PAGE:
Of pasque flowers and shooting stars

Their little faces lifting toward the sun and I think of my friend Marion and how much she would enjoy seeing the Pasque flowers (Pulsatilla vulgaris), at left, as they open. I hold that thought close, willing her to survive this stroke. At 83, she would say she’s lived a wonderful life, but I can’t quite bear the thought of her steady and encouraging presence being silenced in my life.

I let my thoughts move about the garden and look closely at the Scillas blooming with happy abandon. Their intense blue colours inspire me to pull out my paints. With the gentle wind of this morning, the flowers seem to be dancing and enjoying their brief stay in my garden.

New liverlily blooms are open today. Crouching over what is becoming a patch of them, I notice that my lone Shooting Star (Dodecatheon meadis), at right, has emerged – another adorable plant that will bloom and then disappear as the summer progresses.

These spring-blooming and summer-vanishing plants, glorious for their brief spell in the garden, remind me that this is how I want to live my life … in the moment savouring my life just as it is.

When I discovered the Shooting Star this morning, a memory flitted through my mind of my San Diego trip. Sitting on the balcony of my friend’s place enjoying sometimes lively, sometimes quieter and more contemplative conversations, I hoped for a shooting star streaking across the night sky as they often do there.

And how can they not bring a grin to my face, the Striped Squills (Puschkinia scilloides var libanotica)? They have a cheeky quality to them, as if they are mischievously plotting while I’m not looking. Their nodding white and blue-striped blooms bring more cheer alongside and in the midst of the Scilla. There is something inspiring about the way they increase year-upon-year with little work on my part.

Besides having a definite thing for flowers in blue, mauve and purple shades, I also love plant shoots in this particular pinkish-red shade. These shoots, at right, are of the summer-blooming Burnet (Sanguisorba officinalis). It is such a majestic plant in the garden, subtly complementing my beloved Meadowrues. Long stems of flowers, in a deep-maroon colour, sway softly in a gentle mid-summer’s breeze and resemble, to my mind, mini-bottlebrushes.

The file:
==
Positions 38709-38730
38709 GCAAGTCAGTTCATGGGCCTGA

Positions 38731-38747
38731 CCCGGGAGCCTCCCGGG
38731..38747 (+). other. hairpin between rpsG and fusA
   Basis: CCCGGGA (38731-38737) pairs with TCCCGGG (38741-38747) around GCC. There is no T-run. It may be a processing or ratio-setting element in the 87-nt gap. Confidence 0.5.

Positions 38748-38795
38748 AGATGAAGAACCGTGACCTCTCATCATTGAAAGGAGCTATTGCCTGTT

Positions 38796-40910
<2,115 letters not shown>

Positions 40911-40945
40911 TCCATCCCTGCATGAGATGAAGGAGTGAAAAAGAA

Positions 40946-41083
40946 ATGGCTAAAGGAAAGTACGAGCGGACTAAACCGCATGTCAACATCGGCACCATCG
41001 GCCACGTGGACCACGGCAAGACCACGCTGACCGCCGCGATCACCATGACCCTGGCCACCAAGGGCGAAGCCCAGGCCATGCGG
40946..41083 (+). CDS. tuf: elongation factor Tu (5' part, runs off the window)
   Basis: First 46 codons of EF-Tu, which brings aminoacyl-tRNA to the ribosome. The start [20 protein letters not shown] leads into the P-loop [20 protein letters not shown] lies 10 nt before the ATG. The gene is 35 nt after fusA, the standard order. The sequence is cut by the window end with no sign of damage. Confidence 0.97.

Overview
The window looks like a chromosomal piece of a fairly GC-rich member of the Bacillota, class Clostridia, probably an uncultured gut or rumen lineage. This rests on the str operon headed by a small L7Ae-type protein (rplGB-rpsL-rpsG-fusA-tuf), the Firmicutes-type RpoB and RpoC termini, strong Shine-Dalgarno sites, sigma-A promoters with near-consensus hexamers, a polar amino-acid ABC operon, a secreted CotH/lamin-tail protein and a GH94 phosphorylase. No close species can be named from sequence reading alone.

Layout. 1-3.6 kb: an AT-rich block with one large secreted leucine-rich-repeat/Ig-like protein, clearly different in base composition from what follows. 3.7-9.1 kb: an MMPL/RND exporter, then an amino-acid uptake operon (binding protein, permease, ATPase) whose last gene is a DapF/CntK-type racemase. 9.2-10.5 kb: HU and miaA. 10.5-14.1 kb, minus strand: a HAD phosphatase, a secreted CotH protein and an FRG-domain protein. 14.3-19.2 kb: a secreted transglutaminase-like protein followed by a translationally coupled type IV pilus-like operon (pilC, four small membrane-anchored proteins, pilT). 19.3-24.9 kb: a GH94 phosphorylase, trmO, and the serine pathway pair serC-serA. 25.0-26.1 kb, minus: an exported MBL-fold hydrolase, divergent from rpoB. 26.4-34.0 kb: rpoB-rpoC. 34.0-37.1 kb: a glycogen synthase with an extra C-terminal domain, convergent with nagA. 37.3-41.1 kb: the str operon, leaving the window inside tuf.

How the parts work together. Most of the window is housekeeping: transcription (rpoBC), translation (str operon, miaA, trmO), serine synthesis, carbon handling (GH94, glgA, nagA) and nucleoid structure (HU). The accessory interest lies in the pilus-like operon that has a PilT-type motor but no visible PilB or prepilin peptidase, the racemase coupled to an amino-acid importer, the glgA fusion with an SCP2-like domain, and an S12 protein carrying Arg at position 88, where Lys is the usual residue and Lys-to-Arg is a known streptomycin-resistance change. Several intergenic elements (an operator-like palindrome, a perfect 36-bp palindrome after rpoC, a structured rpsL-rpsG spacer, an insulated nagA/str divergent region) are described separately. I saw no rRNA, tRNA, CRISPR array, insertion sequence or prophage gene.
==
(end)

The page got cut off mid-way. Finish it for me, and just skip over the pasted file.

As I move the day, Marion will be much in my mind as I send many healing thoughts her way …

13 thoughts on “Of pasque flowers and shooting stars

  1. What a dear gentle healing soul you have, Kate. I lend my thoughts and flowers to Marion’s healing too. jodi

  2. Oh, Kate. Your words flow like nothing else. So heartfelt. There is something about blue flowers that I admire also.I wish for Marion to see the blue, too…I love your blog and your words. Just wonderful!

  3. lots of my plants have memorys, a cutting from here and a plant from there, and I am quite unable at the moment to lift the very last leek, my friend Billy gave me half a tray last year. and he died suddenly at christmas.

  4. Kate, I hope your friend, Marion will be ok. I will hold healing thoughts for her.Your post was beautiful today…and so were the photos. xoxo

  5. Thanks to all of you for your good thoughts and kind words … I agree, Claire, that plants do bring us memories of people who are dear to us.

  6. I wish your friend well, Kate. Your posts always make me think, and the way you appreciate all the details in nature really inspires me.

  7. I’m so sorry about your friend Marion — I hope she recovers soon. The blue Scillas took my breath away — they are stunning. And I really was touched when you wrote “These spring-blooming and summer-vanishing plants, glorious for their brief spell in the garden, remind me that this is how I want to live my life … in the moment savouring my life just as it is.” So beautifully said — thank you!

  8. Sandy & Clare – I love visiting both of your blogs because they are so cheering. Your pictures are always beautiful and leave me feeling a sense of peace.

  9. Oh, I have so many plants that remind me of people. But I don’t write about them nearly so beautifully as you do. I can’t decide what color flower I like the best. Or even what flower is my favorite, any more. I’m with my mother here, who, when asked what her favorite flower is, responds, “Whichever one I am looking at.”

  10. I beg to differ, HMHands! You write wonderfully about your plants and every other subject that I have read of yours. Plus, you take great pictures… It was a recent post of yours about mildewed clothing that sent me back into memory land.

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